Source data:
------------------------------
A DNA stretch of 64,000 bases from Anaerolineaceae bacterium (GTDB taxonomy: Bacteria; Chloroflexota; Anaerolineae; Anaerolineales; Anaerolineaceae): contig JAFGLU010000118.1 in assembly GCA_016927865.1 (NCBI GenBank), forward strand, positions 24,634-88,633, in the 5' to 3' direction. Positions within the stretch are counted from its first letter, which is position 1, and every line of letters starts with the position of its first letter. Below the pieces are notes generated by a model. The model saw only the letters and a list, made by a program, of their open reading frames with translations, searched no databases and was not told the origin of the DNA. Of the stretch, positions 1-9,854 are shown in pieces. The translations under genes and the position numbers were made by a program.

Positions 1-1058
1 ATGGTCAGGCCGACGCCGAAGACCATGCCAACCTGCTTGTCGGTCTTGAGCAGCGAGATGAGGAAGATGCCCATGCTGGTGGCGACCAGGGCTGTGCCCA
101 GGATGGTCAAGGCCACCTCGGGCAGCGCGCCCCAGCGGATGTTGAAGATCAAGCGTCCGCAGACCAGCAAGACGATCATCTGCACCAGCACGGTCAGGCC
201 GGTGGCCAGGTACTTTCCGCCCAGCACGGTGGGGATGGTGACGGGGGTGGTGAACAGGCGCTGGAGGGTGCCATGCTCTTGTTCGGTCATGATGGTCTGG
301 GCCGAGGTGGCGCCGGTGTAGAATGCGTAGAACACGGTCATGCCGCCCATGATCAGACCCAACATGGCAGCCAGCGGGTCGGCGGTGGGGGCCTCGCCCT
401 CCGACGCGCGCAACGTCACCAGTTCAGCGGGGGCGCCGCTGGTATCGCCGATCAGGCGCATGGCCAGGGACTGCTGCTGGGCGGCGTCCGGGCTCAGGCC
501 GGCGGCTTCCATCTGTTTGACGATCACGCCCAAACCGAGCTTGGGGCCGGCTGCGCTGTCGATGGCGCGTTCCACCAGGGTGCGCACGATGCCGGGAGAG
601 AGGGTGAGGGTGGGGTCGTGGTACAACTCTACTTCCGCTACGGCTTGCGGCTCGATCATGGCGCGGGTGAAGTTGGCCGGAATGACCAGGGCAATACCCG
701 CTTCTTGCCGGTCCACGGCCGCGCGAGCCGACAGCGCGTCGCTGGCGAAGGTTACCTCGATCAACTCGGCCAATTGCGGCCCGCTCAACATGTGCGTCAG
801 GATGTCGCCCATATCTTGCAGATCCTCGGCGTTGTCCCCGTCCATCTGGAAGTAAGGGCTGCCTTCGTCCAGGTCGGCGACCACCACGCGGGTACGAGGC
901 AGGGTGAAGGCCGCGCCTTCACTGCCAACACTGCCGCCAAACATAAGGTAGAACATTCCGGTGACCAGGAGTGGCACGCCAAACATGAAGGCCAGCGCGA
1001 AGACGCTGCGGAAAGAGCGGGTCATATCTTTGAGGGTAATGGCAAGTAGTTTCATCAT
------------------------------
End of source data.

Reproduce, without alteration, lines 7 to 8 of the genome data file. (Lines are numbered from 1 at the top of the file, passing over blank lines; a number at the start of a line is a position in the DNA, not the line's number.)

401 CCGACGCGCGCAACGTCACCAGTTCAGCGGGGGCGCCGCTGGTATCGCCGATCAGGCGCATGGCCAGGGACTGCTGCTGGGCGGCGTCCGGGCTCAGGCC
501 GGCGGCTTCCATCTGTTTGACGATCACGCCCAAACCGAGCTTGGGGCCGGCTGCGCTGTCGATGGCGCGTTCCACCAGGGTGCGCACGATGCCGGGAGAG